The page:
Some time ago I posted information about the items that I carry with me when I go out for a hike. Over the past 12 months, I have upgraded the equipment and I thought it was time to post an update. You can see the original post here.
A word of explanation: When I started hiking again two years ago, most of my hikes were done solo. It was therefore important that I was equipped to handle any possible events that might occur. This was particularly so with the issue of drinking water.
So, please take a look at the upgraded gear.
The Kit Bag
I now use an Osprey Hikelite 26. It is more comfortable to carry than the Camelbak Mule as it features the suspended-mesh Airspeed Hikelite back panel. The only downside is the external pockets which are not as convenient as the Camelbak.
Water is absolutely necessary for any environment and more so when the temperatures are high. When I know I’m doing a serious route I use the 2 litre bladder that fits nicely in the Osprey backpack.
From left to right: the 2 Litre bladder that fits inside the Osprey Hikelite 26, a Lifestraw Go 2-stage filtration bottle that I use for shorter walks. It has an activated carbon capsule that reduces organic chemical matter (pesticides, herbicides, VOCs). I also have a Sawyer Mini filtration device for emergencies.
I recommend making up your own first aid kit. The reason for this is, in my experience, when you buy a ready-made kit many of the contents are out of date. This is particularly so with the sticking plaster bandages which have dried up over months or even years of storage. I found this out when I managed to cut my finger badly and opened up my kit for a plaster. None of them stuck to my finger for more than an hour before falling off.
It is up to the individual to consider what they might need in the way of medication etc. The following is a potential list to start you off:
- Elastic bandage for sprains.
- Sticking plasters for cuts (include several sizes to include some large enough for blisters). From my rock climbing days I also carry a Moisture Vapour Spray Dressing – for small scratches, it is quick and easy to use.
- Alcohol wipes, they can also be used as fire lighters in an emergency.
- Medicines – antihistamines, pain/fever meds, and anti-inflammatories (NSAIDs).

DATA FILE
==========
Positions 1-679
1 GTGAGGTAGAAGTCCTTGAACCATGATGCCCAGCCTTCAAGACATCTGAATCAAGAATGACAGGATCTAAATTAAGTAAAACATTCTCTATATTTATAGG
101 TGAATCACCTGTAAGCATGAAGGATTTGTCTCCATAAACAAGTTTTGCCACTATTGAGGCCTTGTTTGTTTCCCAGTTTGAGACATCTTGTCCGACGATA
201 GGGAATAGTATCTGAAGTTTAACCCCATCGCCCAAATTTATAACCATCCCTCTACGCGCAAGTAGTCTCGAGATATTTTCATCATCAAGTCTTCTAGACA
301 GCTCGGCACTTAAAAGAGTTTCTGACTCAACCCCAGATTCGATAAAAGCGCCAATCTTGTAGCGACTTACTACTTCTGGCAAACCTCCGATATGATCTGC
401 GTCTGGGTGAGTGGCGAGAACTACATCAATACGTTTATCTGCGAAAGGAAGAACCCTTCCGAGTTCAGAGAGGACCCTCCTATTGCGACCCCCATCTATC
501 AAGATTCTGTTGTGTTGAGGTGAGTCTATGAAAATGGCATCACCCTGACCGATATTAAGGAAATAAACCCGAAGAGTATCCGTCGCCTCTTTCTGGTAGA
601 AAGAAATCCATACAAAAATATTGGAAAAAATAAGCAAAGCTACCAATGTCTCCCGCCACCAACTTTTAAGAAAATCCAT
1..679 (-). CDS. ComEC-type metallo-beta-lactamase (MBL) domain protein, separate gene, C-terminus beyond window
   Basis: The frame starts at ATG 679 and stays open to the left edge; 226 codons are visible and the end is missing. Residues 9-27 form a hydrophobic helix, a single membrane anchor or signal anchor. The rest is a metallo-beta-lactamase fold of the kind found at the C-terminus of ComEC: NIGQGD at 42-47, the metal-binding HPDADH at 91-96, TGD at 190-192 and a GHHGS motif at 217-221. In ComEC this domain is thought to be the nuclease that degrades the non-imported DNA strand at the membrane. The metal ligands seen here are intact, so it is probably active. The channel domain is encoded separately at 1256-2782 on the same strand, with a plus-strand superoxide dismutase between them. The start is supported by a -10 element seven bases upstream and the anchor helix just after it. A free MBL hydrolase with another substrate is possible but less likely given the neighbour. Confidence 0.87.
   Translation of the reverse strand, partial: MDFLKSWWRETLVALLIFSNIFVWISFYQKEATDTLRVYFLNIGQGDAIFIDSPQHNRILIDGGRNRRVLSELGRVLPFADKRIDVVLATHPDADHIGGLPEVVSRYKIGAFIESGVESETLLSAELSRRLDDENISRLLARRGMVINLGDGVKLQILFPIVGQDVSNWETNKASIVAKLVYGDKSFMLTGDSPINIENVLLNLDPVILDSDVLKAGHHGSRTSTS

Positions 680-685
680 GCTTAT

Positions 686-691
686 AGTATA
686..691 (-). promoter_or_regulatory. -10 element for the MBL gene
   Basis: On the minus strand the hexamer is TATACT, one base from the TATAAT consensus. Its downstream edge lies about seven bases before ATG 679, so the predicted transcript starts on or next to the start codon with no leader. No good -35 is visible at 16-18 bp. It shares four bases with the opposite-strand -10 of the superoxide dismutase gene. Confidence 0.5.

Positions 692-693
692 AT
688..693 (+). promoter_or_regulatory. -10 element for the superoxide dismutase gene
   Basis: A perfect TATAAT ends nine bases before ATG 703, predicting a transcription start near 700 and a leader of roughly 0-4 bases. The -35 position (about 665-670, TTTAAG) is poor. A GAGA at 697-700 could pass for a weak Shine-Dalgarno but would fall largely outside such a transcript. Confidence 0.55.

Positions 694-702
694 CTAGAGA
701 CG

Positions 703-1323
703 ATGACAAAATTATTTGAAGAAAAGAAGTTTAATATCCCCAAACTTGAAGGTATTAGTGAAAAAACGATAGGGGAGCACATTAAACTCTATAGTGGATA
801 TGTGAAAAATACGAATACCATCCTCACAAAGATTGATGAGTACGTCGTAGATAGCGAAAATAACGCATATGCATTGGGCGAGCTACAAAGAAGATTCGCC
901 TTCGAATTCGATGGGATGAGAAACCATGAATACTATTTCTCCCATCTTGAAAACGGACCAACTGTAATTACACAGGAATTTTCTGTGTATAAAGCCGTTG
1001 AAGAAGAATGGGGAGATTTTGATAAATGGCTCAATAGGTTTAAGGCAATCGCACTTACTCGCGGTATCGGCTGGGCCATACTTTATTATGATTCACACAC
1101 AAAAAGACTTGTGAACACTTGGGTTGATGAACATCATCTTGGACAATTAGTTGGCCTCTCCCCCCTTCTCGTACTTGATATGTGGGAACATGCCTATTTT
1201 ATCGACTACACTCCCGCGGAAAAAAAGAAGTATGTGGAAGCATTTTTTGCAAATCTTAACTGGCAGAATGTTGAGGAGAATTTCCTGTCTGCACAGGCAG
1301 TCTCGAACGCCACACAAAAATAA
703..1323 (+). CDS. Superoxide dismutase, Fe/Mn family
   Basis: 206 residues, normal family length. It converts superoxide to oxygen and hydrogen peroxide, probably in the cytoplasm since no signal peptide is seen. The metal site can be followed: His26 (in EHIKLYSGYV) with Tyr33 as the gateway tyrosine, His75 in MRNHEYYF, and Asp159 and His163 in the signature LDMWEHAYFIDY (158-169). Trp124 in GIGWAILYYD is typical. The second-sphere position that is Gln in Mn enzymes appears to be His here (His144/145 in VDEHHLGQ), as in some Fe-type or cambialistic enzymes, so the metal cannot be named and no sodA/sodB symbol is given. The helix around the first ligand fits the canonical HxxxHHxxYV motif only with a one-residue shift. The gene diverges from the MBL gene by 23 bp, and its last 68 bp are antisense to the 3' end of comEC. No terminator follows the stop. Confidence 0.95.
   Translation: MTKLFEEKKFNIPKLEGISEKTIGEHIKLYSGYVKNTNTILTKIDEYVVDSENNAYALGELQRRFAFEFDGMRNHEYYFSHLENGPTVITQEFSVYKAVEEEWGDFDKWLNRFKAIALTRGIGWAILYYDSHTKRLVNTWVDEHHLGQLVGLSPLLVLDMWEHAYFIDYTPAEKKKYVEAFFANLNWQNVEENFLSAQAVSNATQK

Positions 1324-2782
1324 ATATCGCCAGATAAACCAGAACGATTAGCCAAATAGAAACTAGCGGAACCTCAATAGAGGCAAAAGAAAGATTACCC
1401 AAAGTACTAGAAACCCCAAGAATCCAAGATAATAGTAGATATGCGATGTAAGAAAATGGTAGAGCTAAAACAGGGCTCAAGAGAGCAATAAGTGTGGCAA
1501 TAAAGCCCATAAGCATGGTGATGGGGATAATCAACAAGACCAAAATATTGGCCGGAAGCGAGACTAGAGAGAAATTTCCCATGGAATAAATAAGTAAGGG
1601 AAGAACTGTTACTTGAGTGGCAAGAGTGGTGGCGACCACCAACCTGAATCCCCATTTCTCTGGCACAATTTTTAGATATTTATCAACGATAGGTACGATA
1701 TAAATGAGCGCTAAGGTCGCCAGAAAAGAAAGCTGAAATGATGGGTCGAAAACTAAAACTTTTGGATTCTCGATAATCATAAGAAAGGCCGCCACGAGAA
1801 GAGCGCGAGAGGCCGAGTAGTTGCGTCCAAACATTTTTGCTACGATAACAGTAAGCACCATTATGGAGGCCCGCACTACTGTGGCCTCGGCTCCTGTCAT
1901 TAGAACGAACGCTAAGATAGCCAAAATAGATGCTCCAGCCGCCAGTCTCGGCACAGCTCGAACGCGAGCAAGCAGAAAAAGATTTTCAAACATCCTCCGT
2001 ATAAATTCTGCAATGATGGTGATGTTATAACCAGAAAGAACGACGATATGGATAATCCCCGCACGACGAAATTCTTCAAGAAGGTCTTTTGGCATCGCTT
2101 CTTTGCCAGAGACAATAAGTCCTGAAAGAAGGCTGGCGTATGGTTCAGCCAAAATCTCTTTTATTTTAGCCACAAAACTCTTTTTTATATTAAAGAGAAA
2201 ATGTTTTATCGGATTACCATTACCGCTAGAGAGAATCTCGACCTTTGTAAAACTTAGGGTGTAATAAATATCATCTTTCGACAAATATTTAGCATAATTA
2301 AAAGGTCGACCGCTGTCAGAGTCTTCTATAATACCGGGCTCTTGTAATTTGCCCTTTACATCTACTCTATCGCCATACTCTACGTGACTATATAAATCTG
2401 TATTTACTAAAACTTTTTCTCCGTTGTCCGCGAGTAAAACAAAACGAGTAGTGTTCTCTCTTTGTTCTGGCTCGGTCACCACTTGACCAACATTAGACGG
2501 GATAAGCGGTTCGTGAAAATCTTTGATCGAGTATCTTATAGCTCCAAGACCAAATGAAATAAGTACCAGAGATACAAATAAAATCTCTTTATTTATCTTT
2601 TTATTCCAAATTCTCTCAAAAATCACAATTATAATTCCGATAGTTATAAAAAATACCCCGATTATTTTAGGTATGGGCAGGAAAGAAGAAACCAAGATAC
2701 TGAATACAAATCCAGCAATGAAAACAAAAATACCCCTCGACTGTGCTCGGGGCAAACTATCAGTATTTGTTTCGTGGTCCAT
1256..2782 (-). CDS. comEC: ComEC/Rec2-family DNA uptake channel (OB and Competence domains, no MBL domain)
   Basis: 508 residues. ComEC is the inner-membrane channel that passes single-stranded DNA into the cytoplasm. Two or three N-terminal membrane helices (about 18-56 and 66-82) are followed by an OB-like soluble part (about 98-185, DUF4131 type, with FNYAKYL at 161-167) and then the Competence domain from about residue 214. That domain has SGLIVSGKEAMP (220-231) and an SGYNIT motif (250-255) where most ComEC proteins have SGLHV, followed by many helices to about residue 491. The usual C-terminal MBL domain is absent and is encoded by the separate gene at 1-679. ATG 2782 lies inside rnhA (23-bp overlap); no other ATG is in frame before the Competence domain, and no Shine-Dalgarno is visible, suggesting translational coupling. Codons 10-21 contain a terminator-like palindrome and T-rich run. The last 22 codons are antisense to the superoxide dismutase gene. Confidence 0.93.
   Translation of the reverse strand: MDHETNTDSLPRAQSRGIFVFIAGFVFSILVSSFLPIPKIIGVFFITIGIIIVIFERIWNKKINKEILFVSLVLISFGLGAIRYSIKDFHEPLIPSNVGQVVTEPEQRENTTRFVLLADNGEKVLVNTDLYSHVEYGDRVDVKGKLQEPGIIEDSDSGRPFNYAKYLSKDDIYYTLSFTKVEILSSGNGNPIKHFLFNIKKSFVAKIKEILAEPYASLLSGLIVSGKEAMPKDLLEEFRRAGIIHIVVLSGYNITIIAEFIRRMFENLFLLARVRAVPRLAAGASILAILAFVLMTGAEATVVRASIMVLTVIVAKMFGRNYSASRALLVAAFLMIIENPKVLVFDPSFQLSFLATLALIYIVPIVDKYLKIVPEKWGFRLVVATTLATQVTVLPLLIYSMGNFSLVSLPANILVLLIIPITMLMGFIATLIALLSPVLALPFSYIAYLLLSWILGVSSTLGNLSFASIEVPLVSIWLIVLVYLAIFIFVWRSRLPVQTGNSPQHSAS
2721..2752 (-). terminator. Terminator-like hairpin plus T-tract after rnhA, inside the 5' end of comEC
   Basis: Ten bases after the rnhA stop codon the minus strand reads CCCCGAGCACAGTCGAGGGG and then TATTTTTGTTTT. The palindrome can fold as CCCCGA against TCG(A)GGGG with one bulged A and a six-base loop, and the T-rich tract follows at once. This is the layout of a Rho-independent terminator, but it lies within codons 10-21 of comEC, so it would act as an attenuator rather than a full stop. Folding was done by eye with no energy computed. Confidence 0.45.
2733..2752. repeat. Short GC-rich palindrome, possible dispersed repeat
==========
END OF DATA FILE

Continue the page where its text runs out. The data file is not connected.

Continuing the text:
- Analgesic cream (heating rub for sore muscles, particularly important at the end of a long hike).
- Personal medications as required.
A pleasant outing is even more pleasant when you can stop for a cup of tea of coffee, or even a quick meal. A lightweight convenient to use cooking system is a great thing to have.
I carry a Trangia Mess Tin containing everything I need to warm up some water or baked beans.
Inside the mess tin is a Trangia Pocket Stove, so-called because it will literally fit in your pocket. As you will see in the following photos, there is also a pot holder, a fire steel, fuel cubes, and cotton wool, and vaseline which can be used as a fire lighter.
I carry a poncho for unexpected rain. It is equipped with guy lines so that I can set it up as a shelter with the use of my trekking poles if necessary. You can see more on the use of trekking poles here.
I DO NOT recommend the use of umbrellas while hiking. Although, having said that, if you can find one which is the right size for you it can double as a walking aid in place of a trekking pole.
I remember many years ago climbing Lion Rock. The summit ridge is narrow and hazardous and care must be taken when traversing it. I saw a lady walking along, chatting away merrily with her friends and sheltering from the sun under a large, open umbrella. A sudden gust of wind would have seen this lady carried off the summit and descending in the direction of Kowloon at a great rate before she knew what was happening.
Like the first aid kit, munchies are very much a matter of choice. I like to take some boiled sweets and biscuits as a staple. If I think I’m going to stop for a snack then it is easy to include coffee, tea bags, and instant noodles. You can get as complicated as you wish here. It’s up to the individual.
What I carry, and what you carry is entirely a matter of choice. The main consideration must be weight. It’s all very well being able to survive a potential disaster but if you are struggling with the weight of your kitbag then it’s going to ruin your day. First and foremost, the most important item is water and the ability to filter water from any source you can find. If anyone has different ideas on the subject of what to bring I would very much like to hear from you.
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